These are interspersed with a savvy, High School lexicon including such gems as judging someone by where and with whom they eat lunch. Gum, bull, clam, blow are all resurrected as relevant ways to express an idea in a most delicious way. The true joy of it is how the style of interactions from Hammett have been reset to a High School setting.
The meeting between Brendan and the Assistant VP is pure Bogart, laying down the law in the District Attorney’s office in The Maltese Falcon.
“Write me up or suspend me and I’ll see you at the Parent Conference.” It’s a line that fits so well but is so comedic in its implications when you think about the actual dynamics of power in the room.
The beauty of the script and its density is how it rewards repeated viewings. Each time there is something new and eminently quotable that you never picked up on the time before.
The use of language also adds to the mystery of the film as the viewer shares the same need for clarity as Brendan. This fits so well with the High school setting as it is so true to life; there is so much power in the changing landscape of language in such a setting that outsiders are at a profound disadvantage.
4. The set designs are perfect
There are some gorgeous locations used throughout the film, dressed to perfection to fit the mood of the film. Johnson used his old High School in San Clemente and this provides a wealth of seemingly everyday aspects that you’d expect to see in any of one of a thousand such places.
The drama suite is fantastically realised to add a theatrical air to proceedings: drapes hanging to create silhouettes of hidden players and a dressing room complete with a huge mirror surrounded by lightbulbs evocative of old-time Hollywood, the perfect hiding place for the vampish Kara.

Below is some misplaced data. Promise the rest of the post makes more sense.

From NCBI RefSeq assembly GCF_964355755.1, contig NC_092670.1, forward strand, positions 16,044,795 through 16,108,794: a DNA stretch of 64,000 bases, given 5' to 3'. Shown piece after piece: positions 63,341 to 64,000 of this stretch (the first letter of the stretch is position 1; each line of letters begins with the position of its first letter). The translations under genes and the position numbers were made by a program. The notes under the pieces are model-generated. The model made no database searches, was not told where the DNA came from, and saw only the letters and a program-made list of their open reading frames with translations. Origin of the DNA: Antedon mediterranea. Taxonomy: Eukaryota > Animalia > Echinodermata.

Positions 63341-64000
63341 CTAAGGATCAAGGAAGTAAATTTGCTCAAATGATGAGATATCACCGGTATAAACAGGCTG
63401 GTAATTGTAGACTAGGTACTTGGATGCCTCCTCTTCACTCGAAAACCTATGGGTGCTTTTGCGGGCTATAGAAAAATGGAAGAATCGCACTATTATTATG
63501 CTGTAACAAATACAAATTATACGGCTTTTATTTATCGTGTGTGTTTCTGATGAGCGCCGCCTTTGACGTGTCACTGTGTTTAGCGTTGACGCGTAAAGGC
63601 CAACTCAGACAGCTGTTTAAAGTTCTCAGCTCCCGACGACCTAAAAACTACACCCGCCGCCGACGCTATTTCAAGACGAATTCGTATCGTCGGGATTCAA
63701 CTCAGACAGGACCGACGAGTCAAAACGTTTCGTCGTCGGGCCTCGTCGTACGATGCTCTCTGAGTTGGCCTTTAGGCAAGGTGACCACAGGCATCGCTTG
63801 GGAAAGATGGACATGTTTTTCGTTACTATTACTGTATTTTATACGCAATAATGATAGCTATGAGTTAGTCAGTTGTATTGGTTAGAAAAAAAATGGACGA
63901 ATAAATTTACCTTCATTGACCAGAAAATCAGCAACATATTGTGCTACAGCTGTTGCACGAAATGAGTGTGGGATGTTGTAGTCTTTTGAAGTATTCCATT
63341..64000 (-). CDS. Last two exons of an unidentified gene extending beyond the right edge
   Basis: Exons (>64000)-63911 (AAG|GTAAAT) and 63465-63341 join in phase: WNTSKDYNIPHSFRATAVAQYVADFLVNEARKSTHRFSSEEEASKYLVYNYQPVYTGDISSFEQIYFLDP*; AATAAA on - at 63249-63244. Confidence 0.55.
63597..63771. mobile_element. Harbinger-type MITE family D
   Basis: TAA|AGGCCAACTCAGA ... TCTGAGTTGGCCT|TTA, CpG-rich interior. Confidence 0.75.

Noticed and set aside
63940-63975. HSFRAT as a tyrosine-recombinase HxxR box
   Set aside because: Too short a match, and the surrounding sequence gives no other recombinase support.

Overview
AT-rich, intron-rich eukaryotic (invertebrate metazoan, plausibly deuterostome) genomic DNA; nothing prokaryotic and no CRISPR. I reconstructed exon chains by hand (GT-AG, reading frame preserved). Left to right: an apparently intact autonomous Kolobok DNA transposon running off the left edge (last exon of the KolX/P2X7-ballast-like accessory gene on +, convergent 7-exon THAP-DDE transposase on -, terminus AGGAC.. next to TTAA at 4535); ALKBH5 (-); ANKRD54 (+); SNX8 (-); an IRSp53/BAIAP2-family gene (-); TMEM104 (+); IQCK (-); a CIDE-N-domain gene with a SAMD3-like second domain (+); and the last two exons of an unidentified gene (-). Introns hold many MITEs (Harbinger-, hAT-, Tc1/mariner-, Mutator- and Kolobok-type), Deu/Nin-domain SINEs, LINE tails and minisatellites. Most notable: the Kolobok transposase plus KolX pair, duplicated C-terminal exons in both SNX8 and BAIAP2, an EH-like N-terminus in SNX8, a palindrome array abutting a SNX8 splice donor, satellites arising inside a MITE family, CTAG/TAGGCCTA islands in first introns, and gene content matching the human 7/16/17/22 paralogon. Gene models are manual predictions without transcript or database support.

The Pin’s lair was designed to have, in Johnson’s words, “an eerie normalcy” based on his grandpa’s basement in Illinois. It’s a suitably claustrophobic space with wood panelling on every surface, making it reminiscent of the inside of a coffin.
Another one of Johnson’s reference points for the design was David Lynch’s Twin Peaks. It’s also replete with bird cues to remind us of The Maltese Falcon: a statuette, even the head of the Pin’s cane.
The real standout, however, is the mysterious house party. The costumes give a Gatsby feel whilst burning candles and a labyrinth of rooms create a sense of mystery and maturity with much hidden from view and only hinted at. The party is a masquerade with all the young people in costume inhabiting an adult realm.
5. Cinematography keeps you guessing
The use of camera angles in Brick is uniquely disturbing. Very rarely are we at the eye level of the characters. So much is shot from just above the ground, looking up at the players to make them seem bigger than they are; maybe in an attempt to fool us into thinking of them as adults. The camera also dwells on feet a great deal, giving the audience a good impression of the leg work involved in our protagonist’s journey.
There are static cameras being approached or retreated from, close ups, long shots and jump cuts to keep the audience on the back foot. In addition, there is the skilful use of lighting throughout, from the inky gloom of the tunnel against the harsh sunlight outside which conceals onlookers despite how close they are, to the half-lit faces of people in various settings which hint at their duality.
In the Pin’s lair, Brendan uses a mirror to angle the single shaft of light in order to search a room, echoing the way he is shining a light on everything that has been going on. The tunnel itself is a good dramatic marker for the story which hints at the unknown. The fact that Emily’s body is found just outside it suggests that she has encountered the unknown and been spat out by it.